SQL Terms of Art — Pronouncing them correctly

There is English.  There is also geek-speak.  Then there is DBA-Speak.  Then, for the truly advanced among us, there is SQL Server DBA-speak.

However, if we are to sound like professional DBAs and not newbies, we must pronounce our terms of art correctly.  Failure to do so can result in: (a) Losing the chance to speak at SQL Pass Summit; (b) Being uninvited from the cool vendor parties at the Summit; (c) Generally being ostracized by the SQL DBA community; and (d) Death.

So, here are some terms that are often mispronounced, along with the canonical ways to pronounce them:

SQL:  Spell the letters, lose your job.  It is pronounced SEQUEL.

SQL Versions:  Never insert the word “server!”  It’s “SEQUEL TWENTY FOURTEEN” and not “S Q L Server Two Thousand Fourteen.”

The Data Type CHAR:  Is it pronounced CHARR, like the delicious blackened coating on a delicious piece of steak served at a vendor party at SQL Pass Summit? Or is it pronounced CARE, like the first symbol of “character?”  The latter pronunciation is a capital offense.

The Data Type VARCHAR:  This is more complex, because we have multiple pronunciations:

  • V-ARE CHARR:  the Rhyme-like pronunciation that shows that you are a mighty DBA and not some poseur.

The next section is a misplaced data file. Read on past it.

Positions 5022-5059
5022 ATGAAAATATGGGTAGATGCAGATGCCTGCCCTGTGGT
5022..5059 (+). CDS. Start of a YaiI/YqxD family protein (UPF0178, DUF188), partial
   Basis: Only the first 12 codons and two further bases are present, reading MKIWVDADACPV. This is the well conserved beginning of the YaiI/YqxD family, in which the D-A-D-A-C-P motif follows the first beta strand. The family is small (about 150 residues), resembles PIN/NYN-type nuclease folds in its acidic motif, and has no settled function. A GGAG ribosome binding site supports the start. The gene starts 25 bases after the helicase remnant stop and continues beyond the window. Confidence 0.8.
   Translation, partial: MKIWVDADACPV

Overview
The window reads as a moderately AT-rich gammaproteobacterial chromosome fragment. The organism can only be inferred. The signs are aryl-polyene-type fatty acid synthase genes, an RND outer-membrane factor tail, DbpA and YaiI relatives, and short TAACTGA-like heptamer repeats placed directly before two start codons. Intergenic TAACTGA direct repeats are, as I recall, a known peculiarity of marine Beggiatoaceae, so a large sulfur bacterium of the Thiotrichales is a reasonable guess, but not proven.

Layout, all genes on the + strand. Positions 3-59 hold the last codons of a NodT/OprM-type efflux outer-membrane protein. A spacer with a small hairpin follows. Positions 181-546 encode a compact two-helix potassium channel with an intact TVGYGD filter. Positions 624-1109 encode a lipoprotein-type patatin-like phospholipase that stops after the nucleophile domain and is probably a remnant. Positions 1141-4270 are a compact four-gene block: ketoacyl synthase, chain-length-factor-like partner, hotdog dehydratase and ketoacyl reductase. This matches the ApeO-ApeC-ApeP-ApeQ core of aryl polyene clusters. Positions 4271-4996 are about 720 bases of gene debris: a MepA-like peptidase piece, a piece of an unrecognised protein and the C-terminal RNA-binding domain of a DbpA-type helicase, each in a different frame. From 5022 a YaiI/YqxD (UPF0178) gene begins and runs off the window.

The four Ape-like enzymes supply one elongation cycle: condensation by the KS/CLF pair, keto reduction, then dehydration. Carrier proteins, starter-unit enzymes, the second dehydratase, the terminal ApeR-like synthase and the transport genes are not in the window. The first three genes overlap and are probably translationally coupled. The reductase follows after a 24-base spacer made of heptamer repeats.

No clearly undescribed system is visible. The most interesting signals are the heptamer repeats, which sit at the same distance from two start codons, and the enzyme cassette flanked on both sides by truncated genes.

• V-AIR CHARR: Welcome to poseur world.
  • V-ARE CARE: Capital Offense
  • V-AIR CARE: Double Capital offense.  They execute you, wake you up, and do it again.  Sort of like the end of Braveheart.

SARGABLE:  Short for “search argument able.”  This refers to the good situation where a WHERE, HAVING or ON clause doesn’t do silly things like wrap the searching column in a function to force a scan.  It lets SQL use indexes.  Is the word pronounced SARGE-able, sounding like a short name for a Marine Drill Instructor?  Or is it S-ARGH-able, with the hard G?  Finally, could it be S-AAAAARGH-able, as if the DBA is a pirate?

In this case, the first or the third are equally cool.  However, a DBA may only use the third version at SQL Pass Summit, and only when presenting, and only with a parrot perched on his or her shoulder. Use the second version only if your résumé (and you must type the word with the accented “e” in both places) is up to date.

Standardization is important.  This standard will be updated as new terms of art arise.  Feel free to contribute your own goodies.

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